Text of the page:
A malicious Google Chrome extension, dubbed FacexWorm, has been targeting cryptocurrency exchanges via Facebook Messenger, according to researchers at Trend Micro.
FaceExWorm was first identified last August by Kaspersky Labs researcher David Jacoby as malware using Facebook Messenger to infect victim’s systems. It was unclear at that time exactly how it operated, or the reason behind its creation. After a series of links to fake websites from a video that appears in the target’s Messenger, the user was asked to download a malicious Google Chrome extension from the Google web store; however, the file which should have been downloaded was not available at that time. Nonetheless, the malware creators would have been making money from ads and getting access to Facebook accounts.
Eight months later, on April 8th, Trend Micro noticed activities that resembled the same malware spread out across a range of countries, including Tunisia, Germany, Spain, Japan, Taiwan, and South Korea. Joseph C Chen, fraud researcher for Trend Micro, noted the malicious Chrome extension uses “a miscellany of techniques to target cryptocurrency trading platforms accessed on an affected browser and propagates via Facebook Messenger”.
The new version of the malware operates similarly to the old version with a new twist. It retains the initial hook of sending socially engineered links to friends from an affected Facebook Messenger account in order to trick them into installing the malicious extension as a codec extension, offered when they clicked a link from Facebook Messenger to a YouTube video. It is then able to steal the account and credential details of users.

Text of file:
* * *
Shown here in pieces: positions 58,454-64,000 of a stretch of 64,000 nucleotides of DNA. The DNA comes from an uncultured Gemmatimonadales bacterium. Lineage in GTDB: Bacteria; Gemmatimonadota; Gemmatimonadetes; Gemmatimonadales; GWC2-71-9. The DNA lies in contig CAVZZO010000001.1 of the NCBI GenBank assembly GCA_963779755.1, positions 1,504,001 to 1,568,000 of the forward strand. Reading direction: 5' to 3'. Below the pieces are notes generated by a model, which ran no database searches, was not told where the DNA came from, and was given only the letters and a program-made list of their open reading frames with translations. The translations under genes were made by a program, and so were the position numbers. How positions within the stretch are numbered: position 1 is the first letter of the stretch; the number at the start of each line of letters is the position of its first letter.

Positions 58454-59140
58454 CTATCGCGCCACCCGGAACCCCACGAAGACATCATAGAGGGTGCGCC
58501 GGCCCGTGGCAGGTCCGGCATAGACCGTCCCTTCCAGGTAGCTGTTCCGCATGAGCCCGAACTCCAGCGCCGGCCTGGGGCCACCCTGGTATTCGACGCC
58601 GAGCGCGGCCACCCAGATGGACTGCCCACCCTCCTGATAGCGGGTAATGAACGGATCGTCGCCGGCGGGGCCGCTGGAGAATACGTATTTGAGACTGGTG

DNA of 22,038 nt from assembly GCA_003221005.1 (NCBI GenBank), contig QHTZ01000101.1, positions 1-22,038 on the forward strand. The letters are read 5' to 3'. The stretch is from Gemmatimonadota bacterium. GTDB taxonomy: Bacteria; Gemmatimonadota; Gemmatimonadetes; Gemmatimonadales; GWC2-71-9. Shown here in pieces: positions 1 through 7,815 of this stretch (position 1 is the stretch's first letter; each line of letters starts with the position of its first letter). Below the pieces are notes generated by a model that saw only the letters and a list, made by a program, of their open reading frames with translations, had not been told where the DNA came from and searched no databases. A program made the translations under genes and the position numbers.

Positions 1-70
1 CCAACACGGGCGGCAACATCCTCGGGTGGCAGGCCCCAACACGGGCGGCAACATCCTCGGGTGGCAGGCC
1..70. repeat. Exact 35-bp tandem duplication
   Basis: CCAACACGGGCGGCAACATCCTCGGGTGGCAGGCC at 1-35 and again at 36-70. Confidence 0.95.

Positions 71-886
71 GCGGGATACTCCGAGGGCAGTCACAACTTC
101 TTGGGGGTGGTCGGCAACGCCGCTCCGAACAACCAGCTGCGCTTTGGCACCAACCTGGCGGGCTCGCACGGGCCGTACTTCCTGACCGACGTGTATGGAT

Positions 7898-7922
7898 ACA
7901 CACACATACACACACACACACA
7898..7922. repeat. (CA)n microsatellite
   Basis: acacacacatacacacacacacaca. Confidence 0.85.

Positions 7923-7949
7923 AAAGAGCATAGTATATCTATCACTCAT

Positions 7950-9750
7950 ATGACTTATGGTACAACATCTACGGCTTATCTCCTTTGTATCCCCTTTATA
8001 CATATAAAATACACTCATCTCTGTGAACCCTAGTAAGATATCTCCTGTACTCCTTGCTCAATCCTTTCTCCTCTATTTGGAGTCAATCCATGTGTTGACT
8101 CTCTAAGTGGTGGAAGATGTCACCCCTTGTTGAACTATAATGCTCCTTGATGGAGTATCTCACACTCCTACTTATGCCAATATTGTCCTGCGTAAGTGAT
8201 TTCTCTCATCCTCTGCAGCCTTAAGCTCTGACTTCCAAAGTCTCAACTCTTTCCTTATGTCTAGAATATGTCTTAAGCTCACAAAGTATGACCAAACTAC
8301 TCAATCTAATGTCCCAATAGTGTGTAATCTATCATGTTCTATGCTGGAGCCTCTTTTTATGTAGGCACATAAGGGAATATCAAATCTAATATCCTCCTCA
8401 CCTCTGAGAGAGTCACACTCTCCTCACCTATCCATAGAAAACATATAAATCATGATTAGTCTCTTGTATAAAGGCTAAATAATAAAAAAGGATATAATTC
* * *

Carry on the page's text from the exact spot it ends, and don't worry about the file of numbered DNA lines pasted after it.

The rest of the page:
However, the new FacexWorm is also able to affect cryptocurrency fraud by placing malicious cryptocurrency mining codes on a website and redirecting users to a fake referral link for cryptocurrency related programs. It also hijacks cryptocurrency transactions allowing it to steal currency from various platforms, including Bitfinex, Binance, Ethfinex, HitBTC, Poloniex, along with crypto wallets such as Blockchain.info, by replacing the recipient address with the attackers.
After checking the attacker’s address/wallet, TrendMicro had so far only found one Bitcoin transaction actually compromised by FacexWorm. When TrendMIcro reported the problem to Chrome, it had already removed many of the fake extensions, and has now taken full measures to remove and stop attackers from uploading FacexWorm into their browser. Facebook Messenger has also issued a series of steps to detect and prevent uploads of FacexWorm by attackers. TrendMicro encourages users to exercise caution when sharing information with friends on Messenger.